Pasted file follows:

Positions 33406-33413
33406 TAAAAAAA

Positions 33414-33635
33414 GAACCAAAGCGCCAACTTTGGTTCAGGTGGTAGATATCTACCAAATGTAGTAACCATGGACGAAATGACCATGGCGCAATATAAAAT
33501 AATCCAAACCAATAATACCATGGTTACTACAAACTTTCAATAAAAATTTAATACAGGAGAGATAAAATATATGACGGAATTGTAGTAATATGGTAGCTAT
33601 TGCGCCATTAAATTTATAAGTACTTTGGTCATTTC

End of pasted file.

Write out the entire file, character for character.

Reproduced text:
Positions 33406-33413
33406 TAAAAAAA

Positions 33414-33635
33414 GAACCAAAGCGCCAACTTTGGTTCAGGTGGTAGATATCTACCAAATGTAGTAACCATGGACGAAATGACCATGGCGCAATATAAAAT
33501 AATCCAAACCAATAATACCATGGTTACTACAAACTTTCAATAAAAATTTAATACAGGAGAGATAAAATATATGACGGAATTGTAGTAATATGGTAGCTAT
33601 TGCGCCATTAAATTTATAAGTACTTTGGTCATTTC